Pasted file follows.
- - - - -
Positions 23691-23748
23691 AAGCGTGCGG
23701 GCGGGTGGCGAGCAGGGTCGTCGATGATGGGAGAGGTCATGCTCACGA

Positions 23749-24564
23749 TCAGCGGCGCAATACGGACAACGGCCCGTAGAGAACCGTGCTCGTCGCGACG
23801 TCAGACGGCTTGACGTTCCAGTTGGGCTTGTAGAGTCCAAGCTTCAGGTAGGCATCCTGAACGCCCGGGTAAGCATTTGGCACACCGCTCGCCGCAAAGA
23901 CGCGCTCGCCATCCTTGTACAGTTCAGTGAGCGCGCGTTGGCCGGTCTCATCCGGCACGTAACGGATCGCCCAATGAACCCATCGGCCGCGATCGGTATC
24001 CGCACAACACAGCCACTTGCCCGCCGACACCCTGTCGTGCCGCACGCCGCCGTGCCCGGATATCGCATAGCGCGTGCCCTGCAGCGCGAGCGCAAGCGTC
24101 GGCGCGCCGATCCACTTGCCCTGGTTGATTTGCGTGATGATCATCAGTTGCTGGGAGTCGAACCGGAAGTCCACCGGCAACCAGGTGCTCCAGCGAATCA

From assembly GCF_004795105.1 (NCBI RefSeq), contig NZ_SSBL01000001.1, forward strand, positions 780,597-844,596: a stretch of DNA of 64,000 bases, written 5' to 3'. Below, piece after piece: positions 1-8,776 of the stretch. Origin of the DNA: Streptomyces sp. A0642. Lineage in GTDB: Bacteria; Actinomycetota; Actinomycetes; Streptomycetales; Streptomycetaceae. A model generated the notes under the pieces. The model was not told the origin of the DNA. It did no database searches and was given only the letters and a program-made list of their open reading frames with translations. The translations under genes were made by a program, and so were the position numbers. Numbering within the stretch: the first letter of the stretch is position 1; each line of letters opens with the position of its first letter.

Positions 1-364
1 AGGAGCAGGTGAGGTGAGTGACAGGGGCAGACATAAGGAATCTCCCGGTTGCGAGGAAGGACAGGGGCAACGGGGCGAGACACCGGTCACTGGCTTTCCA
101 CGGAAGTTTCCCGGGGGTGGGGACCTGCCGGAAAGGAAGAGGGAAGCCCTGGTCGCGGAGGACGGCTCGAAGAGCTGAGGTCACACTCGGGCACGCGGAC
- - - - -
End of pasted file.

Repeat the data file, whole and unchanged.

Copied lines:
Positions 23691-23748
23691 AAGCGTGCGG
23701 GCGGGTGGCGAGCAGGGTCGTCGATGATGGGAGAGGTCATGCTCACGA

Positions 23749-24564
23749 TCAGCGGCGCAATACGGACAACGGCCCGTAGAGAACCGTGCTCGTCGCGACG
23801 TCAGACGGCTTGACGTTCCAGTTGGGCTTGTAGAGTCCAAGCTTCAGGTAGGCATCCTGAACGCCCGGGTAAGCATTTGGCACACCGCTCGCCGCAAAGA
23901 CGCGCTCGCCATCCTTGTACAGTTCAGTGAGCGCGCGTTGGCCGGTCTCATCCGGCACGTAACGGATCGCCCAATGAACCCATCGGCCGCGATCGGTATC
24001 CGCACAACACAGCCACTTGCCCGCCGACACCCTGTCGTGCCGCACGCCGCCGTGCCCGGATATCGCATAGCGCGTGCCCTGCAGCGCGAGCGCAAGCGTC
24101 GGCGCGCCGATCCACTTGCCCTGGTTGATTTGCGTGATGATCATCAGTTGCTGGGAGTCGAACCGGAAGTCCACCGGCAACCAGGTGCTCCAGCGAATCA

From assembly GCF_004795105.1 (NCBI RefSeq), contig NZ_SSBL01000001.1, forward strand, positions 780,597-844,596: a stretch of DNA of 64,000 bases, written 5' to 3'. Below, piece after piece: positions 1-8,776 of the stretch. Origin of the DNA: Streptomyces sp. A0642. Lineage in GTDB: Bacteria; Actinomycetota; Actinomycetes; Streptomycetales; Streptomycetaceae. A model generated the notes under the pieces. The model was not told the origin of the DNA. It did no database searches and was given only the letters and a program-made list of their open reading frames with translations. The translations under genes were made by a program, and so were the position numbers. Numbering within the stretch: the first letter of the stretch is position 1; each line of letters opens with the position of its first letter.

Positions 1-364
1 AGGAGCAGGTGAGGTGAGTGACAGGGGCAGACATAAGGAATCTCCCGGTTGCGAGGAAGGACAGGGGCAACGGGGCGAGACACCGGTCACTGGCTTTCCA
101 CGGAAGTTTCCCGGGGGTGGGGACCTGCCGGAAAGGAAGAGGGAAGCCCTGGTCGCGGAGGACGGCTCGAAGAGCTGAGGTCACACTCGGGCACGCGGAC